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Charece Williams Gee Is Inspiring Change on the Court, in the Boardroom and Beyond

The Under Armour executive is driving change as the company celebrates 25 successful years and goes into overdrive for a booming future.
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Sports Illustrated and Empower Onyx are putting the spotlight on the diverse journeys of Black women across sports—from the veteran athletes, to up-and-coming stars, coaches, executives and more—in the series, Elle-evate: 100 Influential Black Women in Sports.


It’s been just shy of a year since Charece Williams Gee joined the Under Armour team as senior director and head of sports marketing, and she is already making an impact. Gee came in the door of the popular sports apparel brand with an intention to shift workplace culture by increasing community involvement and purposeful partnerships with other like-minded organizations. She brings her love of sports and marketing to create an environment where she can foster change in the boardroom, communities and beyond.

Throughout her career, Gee has contributed to the culture of sports with innovative experiences, including some of her signature Mountain Dew projects, The Deep Shot, and the Crossover Salon. The award-winning executive, primarily known for the work she has done to elevate the WNBA, wanted to contribute to a space outside of women’s basketball and did just that with the MTN DEW 3-Point Contest, which has become the highlight of the NBA All-Star weekend festivities.

During her PepsiCo tenure, Gee partnered with the NBA to build on the brand’s energetic flair and the players’ excitement to “pull up from further and further beyond the three-point line,” says Gee, who has continued her partnership with the NBA at Under Armour. “We thought, ‘Why don't we offer a shot that allows players to earn more points during the competition, and attribute it to Mountain Dew?’ We made the first change, the three-point competition, in over 30 years by adding the Mountain Dew zone. It was a game changer.”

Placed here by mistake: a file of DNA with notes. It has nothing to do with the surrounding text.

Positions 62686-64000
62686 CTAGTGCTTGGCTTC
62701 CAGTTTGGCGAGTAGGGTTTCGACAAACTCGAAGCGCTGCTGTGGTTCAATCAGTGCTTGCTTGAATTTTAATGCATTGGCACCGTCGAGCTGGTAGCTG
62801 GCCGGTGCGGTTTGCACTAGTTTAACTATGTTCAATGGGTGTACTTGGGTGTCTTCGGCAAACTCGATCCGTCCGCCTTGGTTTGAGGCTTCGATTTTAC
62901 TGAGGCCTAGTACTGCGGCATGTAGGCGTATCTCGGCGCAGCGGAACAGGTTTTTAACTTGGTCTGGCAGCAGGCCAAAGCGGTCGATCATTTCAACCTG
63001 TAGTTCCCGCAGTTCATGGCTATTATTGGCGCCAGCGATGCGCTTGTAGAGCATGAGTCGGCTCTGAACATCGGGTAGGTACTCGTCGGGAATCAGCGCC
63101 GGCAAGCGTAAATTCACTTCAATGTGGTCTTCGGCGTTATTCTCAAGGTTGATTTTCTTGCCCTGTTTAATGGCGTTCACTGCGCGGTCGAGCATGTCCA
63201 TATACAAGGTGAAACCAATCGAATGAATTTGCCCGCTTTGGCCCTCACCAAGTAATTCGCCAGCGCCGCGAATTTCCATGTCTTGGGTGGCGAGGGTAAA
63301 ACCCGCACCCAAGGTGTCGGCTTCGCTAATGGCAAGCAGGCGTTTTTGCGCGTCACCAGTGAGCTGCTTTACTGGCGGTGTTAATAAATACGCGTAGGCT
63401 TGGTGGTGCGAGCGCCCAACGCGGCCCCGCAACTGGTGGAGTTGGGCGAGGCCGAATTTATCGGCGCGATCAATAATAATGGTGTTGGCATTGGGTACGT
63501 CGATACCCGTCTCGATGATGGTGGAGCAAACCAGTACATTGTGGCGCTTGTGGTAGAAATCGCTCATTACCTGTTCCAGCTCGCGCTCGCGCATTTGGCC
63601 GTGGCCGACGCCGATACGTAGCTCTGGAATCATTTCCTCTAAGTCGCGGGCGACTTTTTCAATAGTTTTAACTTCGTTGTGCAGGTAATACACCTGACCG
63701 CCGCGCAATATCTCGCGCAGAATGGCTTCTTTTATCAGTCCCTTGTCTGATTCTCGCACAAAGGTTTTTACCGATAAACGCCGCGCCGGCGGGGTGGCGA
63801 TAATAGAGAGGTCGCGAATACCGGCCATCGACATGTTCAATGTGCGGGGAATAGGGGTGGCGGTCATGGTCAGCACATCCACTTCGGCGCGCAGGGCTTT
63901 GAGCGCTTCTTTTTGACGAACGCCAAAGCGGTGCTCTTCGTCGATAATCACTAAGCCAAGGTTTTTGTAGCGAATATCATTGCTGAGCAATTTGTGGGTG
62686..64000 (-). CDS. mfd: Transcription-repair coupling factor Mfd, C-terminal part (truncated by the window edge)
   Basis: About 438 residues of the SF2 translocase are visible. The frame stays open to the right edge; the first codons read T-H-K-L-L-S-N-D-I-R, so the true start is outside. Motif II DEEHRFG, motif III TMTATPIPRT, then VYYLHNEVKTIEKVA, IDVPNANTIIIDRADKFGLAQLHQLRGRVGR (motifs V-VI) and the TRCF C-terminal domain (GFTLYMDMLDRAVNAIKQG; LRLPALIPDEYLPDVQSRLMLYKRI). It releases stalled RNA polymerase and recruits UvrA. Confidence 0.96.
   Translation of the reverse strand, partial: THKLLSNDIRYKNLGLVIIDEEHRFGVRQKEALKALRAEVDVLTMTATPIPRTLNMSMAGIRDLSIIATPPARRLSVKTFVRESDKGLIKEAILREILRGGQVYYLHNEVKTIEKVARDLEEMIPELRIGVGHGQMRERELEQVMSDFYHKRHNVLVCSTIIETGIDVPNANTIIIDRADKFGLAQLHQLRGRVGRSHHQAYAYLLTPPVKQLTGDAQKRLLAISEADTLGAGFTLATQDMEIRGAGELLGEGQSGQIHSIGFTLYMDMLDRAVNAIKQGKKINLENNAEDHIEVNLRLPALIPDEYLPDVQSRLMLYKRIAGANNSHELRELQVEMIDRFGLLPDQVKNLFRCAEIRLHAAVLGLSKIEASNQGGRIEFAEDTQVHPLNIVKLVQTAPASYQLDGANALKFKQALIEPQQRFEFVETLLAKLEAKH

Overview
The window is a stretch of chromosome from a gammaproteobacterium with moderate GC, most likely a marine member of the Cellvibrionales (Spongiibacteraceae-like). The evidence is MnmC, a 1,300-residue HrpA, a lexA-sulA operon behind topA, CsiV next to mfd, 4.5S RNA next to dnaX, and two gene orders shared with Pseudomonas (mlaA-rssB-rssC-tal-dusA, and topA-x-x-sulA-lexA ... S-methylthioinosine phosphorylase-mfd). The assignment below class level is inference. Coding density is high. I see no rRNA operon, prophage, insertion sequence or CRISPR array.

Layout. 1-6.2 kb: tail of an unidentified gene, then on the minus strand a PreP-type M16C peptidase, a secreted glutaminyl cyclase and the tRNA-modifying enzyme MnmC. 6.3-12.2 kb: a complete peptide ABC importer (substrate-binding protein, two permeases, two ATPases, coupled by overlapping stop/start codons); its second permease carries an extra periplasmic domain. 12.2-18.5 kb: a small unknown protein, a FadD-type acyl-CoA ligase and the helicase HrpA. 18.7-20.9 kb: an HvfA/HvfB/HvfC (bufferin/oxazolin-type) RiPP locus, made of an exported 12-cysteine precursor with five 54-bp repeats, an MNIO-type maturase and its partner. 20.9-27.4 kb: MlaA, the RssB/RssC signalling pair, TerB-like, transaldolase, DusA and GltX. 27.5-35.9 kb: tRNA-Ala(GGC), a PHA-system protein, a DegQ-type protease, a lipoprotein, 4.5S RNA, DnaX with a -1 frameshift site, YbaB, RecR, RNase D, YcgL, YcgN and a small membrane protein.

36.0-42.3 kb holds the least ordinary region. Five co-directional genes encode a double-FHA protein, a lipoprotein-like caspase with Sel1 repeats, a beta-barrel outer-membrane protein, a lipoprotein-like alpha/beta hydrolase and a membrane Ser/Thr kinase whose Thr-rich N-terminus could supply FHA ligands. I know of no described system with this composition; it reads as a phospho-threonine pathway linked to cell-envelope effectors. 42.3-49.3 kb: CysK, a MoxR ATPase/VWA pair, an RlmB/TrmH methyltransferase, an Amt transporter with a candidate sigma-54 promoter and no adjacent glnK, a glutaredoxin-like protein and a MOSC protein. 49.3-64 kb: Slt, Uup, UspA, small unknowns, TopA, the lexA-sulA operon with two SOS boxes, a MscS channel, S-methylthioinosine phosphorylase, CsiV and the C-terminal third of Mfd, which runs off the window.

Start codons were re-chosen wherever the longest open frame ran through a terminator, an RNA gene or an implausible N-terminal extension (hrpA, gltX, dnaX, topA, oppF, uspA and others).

WNBA player A’ja Wilson was a notable inspiration for Gee’s Mountain Dew Crossover Salon. Wilson tweeted that she hoped the “wubble” (the WNBA’s bubble for the 2020 season) had a hair salon. And Gee took it to heart reminiscing about her college volleyball days. “I had the same micro braids from the beginning of volleyball season until I went home in December, because I had no one to do my hair,” she says. “I knew what that was like to want to play and look your best.”

The NBA and WNBA partnered with Gee to create the salon, and all the services were complimentary. “We had hair braiders, and everyone was invited to make an appointment,” says Gee. “[Former Aces coach] Bill Lambeer wouldn't shave his face until he felt like the women got what they needed. Completing this project was one of those moments, when I was able to match my personal life and experiences as an athlete with having the power to make a difference.”

Gee’s knack for innovation has been a theme throughout her career and taking her ideas abroad via her own company, Inside the Huddle, was inevitable. When she was a consultant at Wasserman Media Group in 2013, she realized she had something special to offer her clients. “There was passion and information that I had to share with groups. That was something I wasn't necessarily doing within the job,” she says.

Inside the Huddle, which helps young athletes with their career transition after sports, and her connection with the Prime Minister of Haiti (via her work with the National Basketball Retired Players Association), resulted in the first sport business conference for Haiti. “They were really focused on trying to build infrastructure for their young athletes,” she says. “We partnered with the minister of sport, the minister of youth, and we brought in a ton of retired NBA players to do clinics and serve on panels.”